Early Specialization: Injuries

When you ask why early specialization is so bad for youth athletics, people will typically refer to how it increases the risk for overuse injuries. Save for crew and the barbell sports, most sports are not exclusively bilateral. Therefore, most sports create imbalances in the body as a result of multiple unilateral movement patterns.  Young athletes that suffer injuries because of specialization usually do so because they do not follow a properly periodized program.

We are moving into a generation where not only is early specialization becoming more prevalent, but also exercise in general is diminishing. Years ago, if you had a child that was playing one sport year round, he/she would still be out performing different movements at the park or playground with friends. Today, time outside of sports is spent in front of screens and using technology. Specialization in sports is taking the brunt of the criticism because it is a hot topic. In reality, it is really just the lack of various movement patterns that creates imbalances. These could be corrected however, if the athlete were to follow a properly periodized program.

Generally poor movement patterns lead to catastrophic injury when placed under load. Sports are inherently dangerous, as there is always a risk of injury, but non-contact injuries can usually be attributed to either poor movement patterns or weakness throughout a range of motion (aside from the fluky cleat getting stuck in the mud and tearing an ACL or rolling an ankle). As strength and conditioning professionals, it is our job to minimize non-contact injuries by preventing asymmetrical growth patterns.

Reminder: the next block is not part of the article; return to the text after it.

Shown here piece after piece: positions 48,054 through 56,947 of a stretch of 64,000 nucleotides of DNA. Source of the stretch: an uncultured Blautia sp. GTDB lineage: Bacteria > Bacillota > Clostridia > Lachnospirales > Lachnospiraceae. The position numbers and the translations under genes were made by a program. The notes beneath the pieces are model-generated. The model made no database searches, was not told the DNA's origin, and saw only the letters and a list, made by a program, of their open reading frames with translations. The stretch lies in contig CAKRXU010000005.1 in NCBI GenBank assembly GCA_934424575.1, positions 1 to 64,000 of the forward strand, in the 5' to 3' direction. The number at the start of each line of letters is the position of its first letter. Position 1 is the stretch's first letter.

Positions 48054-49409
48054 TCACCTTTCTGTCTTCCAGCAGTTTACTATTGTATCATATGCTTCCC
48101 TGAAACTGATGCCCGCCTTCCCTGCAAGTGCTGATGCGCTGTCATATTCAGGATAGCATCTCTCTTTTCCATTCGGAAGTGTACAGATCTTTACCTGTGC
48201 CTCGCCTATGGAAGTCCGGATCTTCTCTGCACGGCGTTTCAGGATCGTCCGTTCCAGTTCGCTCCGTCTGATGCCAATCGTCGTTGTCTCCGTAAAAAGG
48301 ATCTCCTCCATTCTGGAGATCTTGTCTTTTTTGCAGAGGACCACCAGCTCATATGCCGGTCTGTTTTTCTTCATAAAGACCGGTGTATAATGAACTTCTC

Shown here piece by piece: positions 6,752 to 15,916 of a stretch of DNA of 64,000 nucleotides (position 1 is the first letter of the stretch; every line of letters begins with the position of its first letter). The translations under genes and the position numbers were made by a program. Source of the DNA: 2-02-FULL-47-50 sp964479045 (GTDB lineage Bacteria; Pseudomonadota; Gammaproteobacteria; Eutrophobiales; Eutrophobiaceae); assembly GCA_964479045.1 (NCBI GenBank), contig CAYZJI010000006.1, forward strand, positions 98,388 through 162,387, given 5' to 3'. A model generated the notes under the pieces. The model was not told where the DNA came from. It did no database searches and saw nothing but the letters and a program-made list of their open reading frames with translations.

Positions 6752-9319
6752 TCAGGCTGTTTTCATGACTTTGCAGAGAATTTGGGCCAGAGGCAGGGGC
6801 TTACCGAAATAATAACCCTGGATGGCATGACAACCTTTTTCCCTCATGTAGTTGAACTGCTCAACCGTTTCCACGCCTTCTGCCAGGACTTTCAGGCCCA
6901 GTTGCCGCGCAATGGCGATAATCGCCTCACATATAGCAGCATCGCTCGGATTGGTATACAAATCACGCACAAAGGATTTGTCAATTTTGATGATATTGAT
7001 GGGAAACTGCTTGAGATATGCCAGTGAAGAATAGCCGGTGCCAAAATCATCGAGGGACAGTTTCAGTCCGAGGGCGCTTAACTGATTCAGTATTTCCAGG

One of the major components to overuse injuries is actually caused by suboptimal recovery, or the lack thereof all together. How often do middle and high school athletes spend time rolling and stretching? Furthermore, if they are in the gym, how often are they performing movements that are meant to aid and correct deficiencies rather than exacerbate their issues? I know from experience that if you have an offensive lineman that is good at the bench press, he is probably not going to spend the necessary time doing rows or pullups because he isn’t good at those. As a result, his weight training is going to compound the issue with his sport that is predominantly horizontal pushing. As he overdevelops his anterior chain, his posterior chain will not be able to keep up, likely altering his posture and creating the potential for a back injury.

Once the potential injury is identified, a proper program would include exercises and movements to alleviate the asymmetries and address weaknesses. Most often the weaknesses are around joints. In order to reduce the potential injury, strength and conditioning professionals must include ways to both strengthen these joints and create stability around them. All parts of the movements must be addressed and executed through full ranges of motion also. This includes eccentric movements as well as the deceleration phase, which often times are overlooked.

I am a firm believer that non-contact injuries have no place in sports. Athletes should follow a strength program that looks to correct inefficient movement patterns before making them stronger. If you imagine athletic performance like a pyramid, the basic movement patterns and functionality can be considered the base/foundation. In order to build a bigger pyramid, you must first build a bigger base.